Good luck.

OhTheRoses Wed 11-Dec-19 20:29:35

Her 6th form, excellent school, was incredibly supportive but she did not want an overlap between her health care and her school. It was important to have a divide.

I question seriously the subcontracting of clinical mental healthcare to schools not least because pupils, like employees, are entitled to confidentiality and some separation in their lives. Sometimes it helps them to heal.

Clammyclam Wed 11-Dec-19 20:38:27

Whilst I agree self harm is a safeguarding issue that isn't the approach I would take.

If it was spotted in school it would be brought to the attention of the DSL, who would then assess as to how to proceed. More than likely call home.

So as you know what's going on. that kind of negates the need to inform DSL.

Instead I would ask to speak to HOY, I would arrange meeting. HoYs have the capacity to signpost to other professionals in school who can help. (Counsellors adult mentors, staff trained in helping students who SH)

HOYs can work with SENCO to develop a SEMH passport for your child & ensure there's a process developed to keep her safe whilst in their care.
They will likely do this with your daughter and you/ ask for input.

They I'll also risk assess her safety in terms of accessibility to sharps

Sadly this isn't uncommon and school should have a clear approach. This won't be their first experience. Talk to them in person and they will help.

YatzxyMummy Wed 11-Dec-19 22:00:40

Message deleted by MNHQ. Here's a link to our Talk Guidelines.

mummypoop Wed 11-Dec-19 22:01:47

thats fucking mean, your a sick human and should not be on the site, OP Please disregard this sick human being.

YatzxyMummy Wed 11-Dec-19 22:02:16

Message deleted by MNHQ. Here's a link to our Talk Guidelines.

YatzxyMummy Wed 11-Dec-19 22:03:19

Message deleted by MNHQ. Here's a link to our Talk Guidelines.

mummypoop Wed 11-Dec-19 22:03:30

Hey young man, I shall be contacting the police over this issue, you immature bastard.

YatzxyMummy Wed 11-Dec-19 22:04:24

Message deleted by MNHQ. Here's a link to our Talk Guidelines.

mummypoop Wed 11-Dec-19 22:05:16

Police have been called, you immature bastard.

YatzxyMummy Wed 11-Dec-19 22:06:14

Message deleted by MNHQ. Here's a link to our Talk Guidelines.

WatchingTheMoon Wed 11-Dec-19 22:08:51

Guys, don't feed the troll, just report and move on.

OP, I would take her to see her GP if that is what she wants. Don't drag her kicking and screaming but just show her that you support and love her and want her to get better.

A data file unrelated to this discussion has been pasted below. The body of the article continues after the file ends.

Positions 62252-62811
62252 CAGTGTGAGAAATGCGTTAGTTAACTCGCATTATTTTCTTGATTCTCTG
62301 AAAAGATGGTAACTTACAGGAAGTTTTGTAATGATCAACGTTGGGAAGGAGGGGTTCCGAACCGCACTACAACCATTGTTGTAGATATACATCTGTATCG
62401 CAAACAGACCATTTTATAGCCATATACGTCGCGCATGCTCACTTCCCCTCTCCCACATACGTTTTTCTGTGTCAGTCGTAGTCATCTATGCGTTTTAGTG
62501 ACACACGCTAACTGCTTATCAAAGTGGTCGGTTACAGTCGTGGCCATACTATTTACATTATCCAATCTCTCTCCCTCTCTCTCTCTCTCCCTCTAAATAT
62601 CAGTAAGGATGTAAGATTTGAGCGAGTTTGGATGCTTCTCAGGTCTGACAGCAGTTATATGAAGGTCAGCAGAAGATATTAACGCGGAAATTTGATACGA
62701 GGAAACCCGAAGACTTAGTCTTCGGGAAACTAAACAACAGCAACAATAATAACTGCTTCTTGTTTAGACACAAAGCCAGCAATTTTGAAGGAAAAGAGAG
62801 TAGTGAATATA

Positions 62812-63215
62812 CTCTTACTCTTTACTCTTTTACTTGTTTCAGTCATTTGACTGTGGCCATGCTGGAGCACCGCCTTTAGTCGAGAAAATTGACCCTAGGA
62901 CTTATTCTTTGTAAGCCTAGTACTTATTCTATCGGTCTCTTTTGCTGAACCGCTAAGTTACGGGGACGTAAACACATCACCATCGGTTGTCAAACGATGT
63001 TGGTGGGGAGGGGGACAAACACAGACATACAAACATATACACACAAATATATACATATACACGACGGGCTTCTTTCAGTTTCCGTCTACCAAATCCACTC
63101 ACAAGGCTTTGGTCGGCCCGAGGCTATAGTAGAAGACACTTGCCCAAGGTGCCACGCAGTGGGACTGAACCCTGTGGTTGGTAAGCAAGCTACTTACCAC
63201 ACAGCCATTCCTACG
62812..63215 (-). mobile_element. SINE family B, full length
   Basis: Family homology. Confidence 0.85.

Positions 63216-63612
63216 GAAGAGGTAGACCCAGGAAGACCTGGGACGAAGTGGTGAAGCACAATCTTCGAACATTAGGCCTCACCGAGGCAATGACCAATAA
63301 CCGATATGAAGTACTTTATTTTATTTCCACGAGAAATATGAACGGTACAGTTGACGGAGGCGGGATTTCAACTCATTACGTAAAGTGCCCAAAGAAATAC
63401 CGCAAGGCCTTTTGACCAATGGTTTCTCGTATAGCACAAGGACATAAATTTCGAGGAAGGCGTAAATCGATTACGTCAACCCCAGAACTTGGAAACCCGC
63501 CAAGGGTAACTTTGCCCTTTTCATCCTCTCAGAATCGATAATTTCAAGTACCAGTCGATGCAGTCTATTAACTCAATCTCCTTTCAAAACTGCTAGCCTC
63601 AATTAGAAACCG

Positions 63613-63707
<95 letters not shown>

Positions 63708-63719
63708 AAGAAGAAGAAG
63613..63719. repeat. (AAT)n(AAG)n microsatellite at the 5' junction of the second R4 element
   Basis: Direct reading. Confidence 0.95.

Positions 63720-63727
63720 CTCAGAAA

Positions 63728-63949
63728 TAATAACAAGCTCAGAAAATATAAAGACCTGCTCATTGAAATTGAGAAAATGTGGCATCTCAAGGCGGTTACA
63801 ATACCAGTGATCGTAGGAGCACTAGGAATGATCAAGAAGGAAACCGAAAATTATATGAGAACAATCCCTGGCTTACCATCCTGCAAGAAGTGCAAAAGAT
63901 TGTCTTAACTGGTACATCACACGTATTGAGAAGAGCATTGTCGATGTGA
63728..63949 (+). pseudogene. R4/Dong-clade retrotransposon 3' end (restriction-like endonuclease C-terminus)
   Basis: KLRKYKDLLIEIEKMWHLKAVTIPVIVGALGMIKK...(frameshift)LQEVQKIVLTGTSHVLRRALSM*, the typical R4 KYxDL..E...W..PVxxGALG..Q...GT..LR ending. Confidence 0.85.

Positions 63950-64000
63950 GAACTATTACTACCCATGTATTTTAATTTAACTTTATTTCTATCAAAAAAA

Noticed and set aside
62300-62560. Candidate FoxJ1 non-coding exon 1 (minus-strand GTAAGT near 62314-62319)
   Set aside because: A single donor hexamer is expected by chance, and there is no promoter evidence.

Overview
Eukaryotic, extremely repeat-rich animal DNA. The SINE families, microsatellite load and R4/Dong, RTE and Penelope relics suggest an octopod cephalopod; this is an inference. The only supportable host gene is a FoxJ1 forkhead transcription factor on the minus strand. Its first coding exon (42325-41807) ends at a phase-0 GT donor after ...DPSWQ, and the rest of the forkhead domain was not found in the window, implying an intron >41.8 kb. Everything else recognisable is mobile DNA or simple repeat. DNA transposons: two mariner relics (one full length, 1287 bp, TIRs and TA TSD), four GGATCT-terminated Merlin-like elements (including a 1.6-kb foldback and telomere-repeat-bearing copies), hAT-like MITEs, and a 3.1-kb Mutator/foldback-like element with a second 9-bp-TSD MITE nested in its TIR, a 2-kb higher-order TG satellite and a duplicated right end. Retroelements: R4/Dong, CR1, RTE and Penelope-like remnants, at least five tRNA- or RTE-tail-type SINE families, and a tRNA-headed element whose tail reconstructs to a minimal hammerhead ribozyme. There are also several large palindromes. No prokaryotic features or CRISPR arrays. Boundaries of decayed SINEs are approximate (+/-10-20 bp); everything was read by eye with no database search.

They can possibly arrange therapy, or you can arrange it privately if that's financially possible.

Definitely talk to the school too, anyone who is in a leadership type role who seems sympathetic and easily approachable.

I used to self harm and my parents did nothing about it and it fucked me up becuase they just didn't care. Knowing that you do will make a huge difference to her.

Squidsister Wed 11-Dec-19 22:23:36

OP have you been to the GP to ask about getting a referral for counselling? Or would you consider a private counsellor?
The school need to be informed (I would inform the HoY) to see if they had help, is there a mentor or counsellor at school?
However I think schools can only do so much. They are teachers not mental health professionals. If she is anxious about school in Y7, how will she cope by the time she gets to GCSEs? I would be looking at getting professional support, to help her develop coping strategies and ways to manage her anxiety.

Tinkerbellone Fri 13-Dec-19 00:20:19

Thank you everyone.
Her sister has severe social anxiety and aspergers. So I do worry she has traits.

The school have taken it seriously and are offering six 1 to 1 sessions for her to talk and help her manage her anxiety followed by some group sessions.

I'm hoping this will help. Although she is bright she has never enjoyed school and often finds it overwhelming and struggles with friendships.

OP’s posts: |

Join the discussion

To comment on this thread you need to create a Mumsnet account.

Join Mumsnet

Already have a Mumsnet account? Log in